Johnson Johnson to Stop Sales of Vaginal Mesh Implants, Which are Focus of Lawsuits

 

In a letter to a federal judge in West Virginia, Johnson & Johnson’s Ethicon division stated it would stop selling four of its vaginal mesh implant models—also known as transvaginal mesh and bladder slings—which are the focus of multidistrict litigation against the company on behalf of more than 600 women, who say the defective medical devices caused internal injuries.

Johnson & Johnson also said that it requested approval from the Food and Drug Administration (FDA) to stop commercializing its vaginal mesh products. In March, the FDA said Johnson & Johnson sold its Gynecare Prolift vaginal mesh model for three years without adequate regulatory approval; this came just two months after the FDA ordered Johnson & Johnson and other manufacturers of vaginal mesh to study organ damage and other complications attributed to these potentially defective products.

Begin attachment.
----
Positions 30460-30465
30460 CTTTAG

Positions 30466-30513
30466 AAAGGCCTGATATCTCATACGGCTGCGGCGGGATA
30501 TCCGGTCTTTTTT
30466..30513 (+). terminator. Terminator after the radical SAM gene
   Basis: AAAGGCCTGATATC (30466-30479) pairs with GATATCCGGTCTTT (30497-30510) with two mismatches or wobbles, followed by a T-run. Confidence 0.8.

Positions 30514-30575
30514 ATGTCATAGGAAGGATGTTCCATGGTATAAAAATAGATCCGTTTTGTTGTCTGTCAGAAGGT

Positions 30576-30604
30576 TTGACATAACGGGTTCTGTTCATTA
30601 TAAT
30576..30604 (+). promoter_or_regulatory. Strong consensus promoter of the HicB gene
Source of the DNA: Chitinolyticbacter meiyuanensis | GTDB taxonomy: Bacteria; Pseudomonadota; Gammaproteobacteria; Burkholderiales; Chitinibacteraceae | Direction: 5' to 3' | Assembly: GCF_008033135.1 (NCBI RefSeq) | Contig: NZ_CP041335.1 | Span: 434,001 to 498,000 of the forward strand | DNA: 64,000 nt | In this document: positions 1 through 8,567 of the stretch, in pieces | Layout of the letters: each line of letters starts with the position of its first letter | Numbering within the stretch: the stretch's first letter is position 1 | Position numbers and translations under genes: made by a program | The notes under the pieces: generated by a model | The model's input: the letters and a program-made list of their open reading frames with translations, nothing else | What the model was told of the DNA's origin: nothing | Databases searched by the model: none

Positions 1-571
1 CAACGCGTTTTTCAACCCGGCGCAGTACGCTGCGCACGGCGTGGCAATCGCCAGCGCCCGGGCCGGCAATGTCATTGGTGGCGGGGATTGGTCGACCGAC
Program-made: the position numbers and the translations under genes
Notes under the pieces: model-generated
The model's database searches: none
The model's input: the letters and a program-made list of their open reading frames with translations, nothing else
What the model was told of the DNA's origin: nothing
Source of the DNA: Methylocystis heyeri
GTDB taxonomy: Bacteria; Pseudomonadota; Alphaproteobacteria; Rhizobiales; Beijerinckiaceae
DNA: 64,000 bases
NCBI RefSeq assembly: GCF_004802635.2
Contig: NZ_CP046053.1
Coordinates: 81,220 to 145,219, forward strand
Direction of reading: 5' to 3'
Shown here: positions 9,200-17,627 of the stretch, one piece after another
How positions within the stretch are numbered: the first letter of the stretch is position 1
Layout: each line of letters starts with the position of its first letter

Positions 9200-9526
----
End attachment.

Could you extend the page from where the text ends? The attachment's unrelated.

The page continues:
Vaginal mesh implants are used to support internal organs in the treatment of stress-urinary incontinence and pelvic organ prolapse. However, the devices came under scrutiny regarding their safety after hundreds of women reported that the mesh eroded or shrank over time, causing pain and, in some cases, severe injuries.

Although Johnson & Johnson is discontinuing worldwide sales of four vaginal mesh products, the company said it is not recalling vaginal mesh devices already sold or surgically implanted.

If you were injured by vaginal mesh or another defective medical product, an experienced product liability attorney may be able to help you recover money for medical expenses and other damages.

Please contact PersonalInjury.com for a free case evaluation and to locate a product liability attorney near you.